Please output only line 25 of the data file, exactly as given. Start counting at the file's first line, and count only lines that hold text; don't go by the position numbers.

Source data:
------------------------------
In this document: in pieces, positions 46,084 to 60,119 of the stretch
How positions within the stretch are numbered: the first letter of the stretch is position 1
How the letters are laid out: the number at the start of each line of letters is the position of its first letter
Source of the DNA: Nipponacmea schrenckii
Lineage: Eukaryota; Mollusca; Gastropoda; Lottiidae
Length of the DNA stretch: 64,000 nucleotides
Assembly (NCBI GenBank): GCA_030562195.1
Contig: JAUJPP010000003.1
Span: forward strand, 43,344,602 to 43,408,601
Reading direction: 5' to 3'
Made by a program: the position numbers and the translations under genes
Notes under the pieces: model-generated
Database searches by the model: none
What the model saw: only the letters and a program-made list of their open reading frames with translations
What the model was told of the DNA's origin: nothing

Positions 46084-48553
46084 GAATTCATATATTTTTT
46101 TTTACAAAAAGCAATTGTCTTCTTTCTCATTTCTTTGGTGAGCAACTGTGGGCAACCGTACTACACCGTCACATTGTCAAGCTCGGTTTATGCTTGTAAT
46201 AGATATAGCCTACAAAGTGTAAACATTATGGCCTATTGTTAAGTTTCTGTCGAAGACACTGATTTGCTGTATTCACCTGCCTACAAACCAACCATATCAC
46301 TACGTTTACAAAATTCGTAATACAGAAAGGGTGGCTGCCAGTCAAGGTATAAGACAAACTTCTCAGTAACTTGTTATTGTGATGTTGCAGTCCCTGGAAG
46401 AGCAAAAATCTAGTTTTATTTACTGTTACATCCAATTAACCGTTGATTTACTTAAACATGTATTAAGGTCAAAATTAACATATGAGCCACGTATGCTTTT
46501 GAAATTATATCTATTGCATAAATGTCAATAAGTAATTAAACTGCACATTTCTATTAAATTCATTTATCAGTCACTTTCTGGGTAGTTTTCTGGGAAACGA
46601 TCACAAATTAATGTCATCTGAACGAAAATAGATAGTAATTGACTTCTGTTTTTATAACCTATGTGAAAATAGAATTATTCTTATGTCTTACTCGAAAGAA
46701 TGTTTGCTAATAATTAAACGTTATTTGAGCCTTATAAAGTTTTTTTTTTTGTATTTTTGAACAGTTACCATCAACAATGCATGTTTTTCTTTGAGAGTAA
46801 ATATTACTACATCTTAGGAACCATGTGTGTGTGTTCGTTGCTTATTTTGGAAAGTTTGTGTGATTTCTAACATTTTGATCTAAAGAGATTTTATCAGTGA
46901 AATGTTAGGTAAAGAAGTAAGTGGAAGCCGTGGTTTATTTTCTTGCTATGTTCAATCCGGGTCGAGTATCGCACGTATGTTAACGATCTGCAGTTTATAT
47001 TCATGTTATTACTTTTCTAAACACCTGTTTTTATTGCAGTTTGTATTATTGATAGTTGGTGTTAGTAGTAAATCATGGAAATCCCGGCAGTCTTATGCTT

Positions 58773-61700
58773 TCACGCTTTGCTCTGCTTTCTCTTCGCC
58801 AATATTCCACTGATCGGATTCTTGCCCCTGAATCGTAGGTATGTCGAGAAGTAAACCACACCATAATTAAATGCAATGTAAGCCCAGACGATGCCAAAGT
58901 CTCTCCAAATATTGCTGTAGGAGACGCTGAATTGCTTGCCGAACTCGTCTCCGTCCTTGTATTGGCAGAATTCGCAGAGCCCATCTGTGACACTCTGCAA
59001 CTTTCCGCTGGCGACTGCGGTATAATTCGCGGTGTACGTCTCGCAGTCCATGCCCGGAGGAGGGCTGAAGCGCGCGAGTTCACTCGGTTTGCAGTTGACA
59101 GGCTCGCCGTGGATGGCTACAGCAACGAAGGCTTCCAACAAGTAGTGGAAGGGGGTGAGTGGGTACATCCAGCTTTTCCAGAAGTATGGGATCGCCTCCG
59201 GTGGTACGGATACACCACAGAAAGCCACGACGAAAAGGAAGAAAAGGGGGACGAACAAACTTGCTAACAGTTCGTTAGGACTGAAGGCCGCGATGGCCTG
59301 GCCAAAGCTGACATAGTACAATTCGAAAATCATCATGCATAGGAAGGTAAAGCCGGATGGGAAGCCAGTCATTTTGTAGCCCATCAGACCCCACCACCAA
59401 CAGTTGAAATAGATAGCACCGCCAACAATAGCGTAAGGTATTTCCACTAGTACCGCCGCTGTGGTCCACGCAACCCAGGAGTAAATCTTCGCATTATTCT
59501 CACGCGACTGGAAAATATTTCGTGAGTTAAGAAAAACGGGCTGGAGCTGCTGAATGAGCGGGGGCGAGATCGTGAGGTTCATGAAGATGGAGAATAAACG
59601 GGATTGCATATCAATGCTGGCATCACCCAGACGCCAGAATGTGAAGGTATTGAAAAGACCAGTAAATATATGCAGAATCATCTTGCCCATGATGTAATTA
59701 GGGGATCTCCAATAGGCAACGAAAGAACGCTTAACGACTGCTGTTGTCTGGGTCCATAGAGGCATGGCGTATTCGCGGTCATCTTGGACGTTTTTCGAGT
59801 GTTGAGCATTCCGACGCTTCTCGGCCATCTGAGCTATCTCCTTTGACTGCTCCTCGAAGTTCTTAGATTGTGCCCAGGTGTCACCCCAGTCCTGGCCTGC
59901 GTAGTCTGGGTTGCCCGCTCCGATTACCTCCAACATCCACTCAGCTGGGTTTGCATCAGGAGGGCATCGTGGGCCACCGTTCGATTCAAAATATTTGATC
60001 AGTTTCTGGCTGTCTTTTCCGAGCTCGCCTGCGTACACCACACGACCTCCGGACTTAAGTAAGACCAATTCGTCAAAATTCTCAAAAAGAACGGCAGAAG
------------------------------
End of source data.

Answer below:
46801 ATATTACTACATCTTAGGAACCATGTGTGTGTGTTCGTTGCTTATTTTGGAAAGTTTGTGTGATTTCTAACATTTTGATCTAAAGAGATTTTATCAGTGA